It all started with a mouse…and a bunny. Two men started with nothing and ended up with palaces – one as a castle, the other as a mansion. How did these men make millions in media? Brilliant branding.
Walt Disney started with a dream and an animation featuring a mouse by the name of Mickey. He went from one hit, Steamboat Willie (1928), to being the star of a theme park just a couple of decades later. Disney knew he was on to something and started aggressively branding the likeable mouse. Mickey had his own cartoons, merchandise, and even a club featuring promising actors and musical talent (cue Justin Timberlake). Throughout the entire growth of Mickey Mouse, Disney always reinforced the brand with his classic phrase, “It all started with a mouse.” Mickey went from a cartoon character to an iconic symbol of childhood across the globe.
Likewise, a man by the name of Hugh Hefner had a dream, but in this case, it appealed to an adult audience. Hefner started by creating his own racy publication that he wanted to be better than anything that currently existed. Playboy hit the stands in 1953 featuring a color photograph of actress Marilyn Monroe in the centerfold…nude. The first issue sold 50,000 copies – and gained instant fame among young men across nation.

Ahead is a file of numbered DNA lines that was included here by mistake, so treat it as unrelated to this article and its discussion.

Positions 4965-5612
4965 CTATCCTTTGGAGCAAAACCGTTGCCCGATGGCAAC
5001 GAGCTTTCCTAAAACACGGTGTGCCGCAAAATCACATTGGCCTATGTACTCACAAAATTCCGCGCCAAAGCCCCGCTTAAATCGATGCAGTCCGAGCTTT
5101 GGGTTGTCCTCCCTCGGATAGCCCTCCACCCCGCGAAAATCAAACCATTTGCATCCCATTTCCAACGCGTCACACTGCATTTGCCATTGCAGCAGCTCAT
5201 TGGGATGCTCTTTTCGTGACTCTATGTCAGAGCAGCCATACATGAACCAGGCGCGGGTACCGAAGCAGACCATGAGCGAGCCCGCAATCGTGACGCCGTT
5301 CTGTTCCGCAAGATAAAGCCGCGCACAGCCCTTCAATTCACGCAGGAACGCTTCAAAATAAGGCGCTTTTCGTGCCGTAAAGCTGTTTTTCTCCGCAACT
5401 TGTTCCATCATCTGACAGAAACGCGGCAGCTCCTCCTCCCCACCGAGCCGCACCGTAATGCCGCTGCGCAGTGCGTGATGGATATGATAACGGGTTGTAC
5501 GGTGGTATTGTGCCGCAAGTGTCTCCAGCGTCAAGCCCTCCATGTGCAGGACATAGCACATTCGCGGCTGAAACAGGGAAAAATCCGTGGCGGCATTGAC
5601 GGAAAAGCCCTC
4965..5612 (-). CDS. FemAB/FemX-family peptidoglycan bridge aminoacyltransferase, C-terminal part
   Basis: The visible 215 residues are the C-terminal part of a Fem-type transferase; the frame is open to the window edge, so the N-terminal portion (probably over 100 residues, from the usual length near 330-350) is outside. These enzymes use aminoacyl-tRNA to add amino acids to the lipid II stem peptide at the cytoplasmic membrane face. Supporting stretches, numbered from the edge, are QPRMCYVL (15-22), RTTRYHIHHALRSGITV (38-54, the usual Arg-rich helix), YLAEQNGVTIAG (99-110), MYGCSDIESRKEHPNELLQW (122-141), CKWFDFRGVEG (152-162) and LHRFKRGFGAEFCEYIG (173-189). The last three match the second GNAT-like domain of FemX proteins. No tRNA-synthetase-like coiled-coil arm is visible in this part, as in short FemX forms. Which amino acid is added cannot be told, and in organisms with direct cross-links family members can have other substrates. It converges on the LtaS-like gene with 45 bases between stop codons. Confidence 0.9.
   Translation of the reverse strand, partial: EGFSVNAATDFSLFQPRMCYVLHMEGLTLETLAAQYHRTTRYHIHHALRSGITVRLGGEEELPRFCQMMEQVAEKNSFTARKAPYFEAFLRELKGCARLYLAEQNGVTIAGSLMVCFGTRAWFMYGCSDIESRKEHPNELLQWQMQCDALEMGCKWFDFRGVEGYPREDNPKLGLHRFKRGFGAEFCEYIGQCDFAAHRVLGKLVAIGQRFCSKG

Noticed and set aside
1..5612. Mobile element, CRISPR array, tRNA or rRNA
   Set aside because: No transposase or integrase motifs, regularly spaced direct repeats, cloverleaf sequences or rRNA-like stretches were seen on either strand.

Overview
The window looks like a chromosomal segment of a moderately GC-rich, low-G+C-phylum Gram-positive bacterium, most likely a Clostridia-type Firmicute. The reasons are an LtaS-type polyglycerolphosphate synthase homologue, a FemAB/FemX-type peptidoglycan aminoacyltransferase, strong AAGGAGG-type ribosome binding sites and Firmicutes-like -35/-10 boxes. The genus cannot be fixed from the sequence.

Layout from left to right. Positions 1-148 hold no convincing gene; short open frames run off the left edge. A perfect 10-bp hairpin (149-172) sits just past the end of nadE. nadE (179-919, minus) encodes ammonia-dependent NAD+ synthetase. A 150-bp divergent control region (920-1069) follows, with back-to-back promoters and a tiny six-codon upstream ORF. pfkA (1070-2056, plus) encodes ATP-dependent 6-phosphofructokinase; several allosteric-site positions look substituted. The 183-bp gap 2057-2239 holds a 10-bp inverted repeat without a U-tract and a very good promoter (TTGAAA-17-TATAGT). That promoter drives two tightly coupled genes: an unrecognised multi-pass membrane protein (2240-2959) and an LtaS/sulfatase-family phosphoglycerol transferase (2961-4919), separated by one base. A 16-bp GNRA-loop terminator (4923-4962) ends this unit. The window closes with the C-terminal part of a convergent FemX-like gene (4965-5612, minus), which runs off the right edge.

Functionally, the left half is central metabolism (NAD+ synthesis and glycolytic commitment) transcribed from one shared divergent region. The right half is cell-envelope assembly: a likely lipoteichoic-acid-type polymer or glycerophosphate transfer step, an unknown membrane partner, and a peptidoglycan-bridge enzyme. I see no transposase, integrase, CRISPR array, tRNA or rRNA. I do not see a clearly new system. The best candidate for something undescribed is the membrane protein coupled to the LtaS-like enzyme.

What do the two have in common? They are both considered “relationship brands.” Playboy and Disney provide products that people can build a connection with – and a strong connection at that. Loyal brand followers provide one of the best forms of marketing. They tell their friends, their family, their coworkers, the person they just met at the theater, or at the newsstand. They build bonds with other loyalists, follow the brand, and purchase the merchandise.
How have these companies remained on the forefront of branding for all these years? By keeping their brands fresh and relevant. Mickey has gone through countless makeovers in the past 86 years of his existence to keep his look fresh and talked about. Playboy is always ahead on the “best looking women” of the year and making appearances at the most swanky events. The two brands are pervasive and have become part of our culture. They have conquered the media, utilized word-of-mouth marketing, and built loyalists across multiple demographics.
So as strange as it may be to place Disney and Playboy in the same sentence, there are key branding lessons to be learned from each company. Both companies have brand advocates in the form of fans, who are passionate about the brand and want to spread that passion to others. Each brand has reached a certain level of prestige in each of their respective fields and are established as being the thought leaders in their industries. Both brands are willing to push the boundaries of their brand and are ever-venturing to keep their fans interested and involved.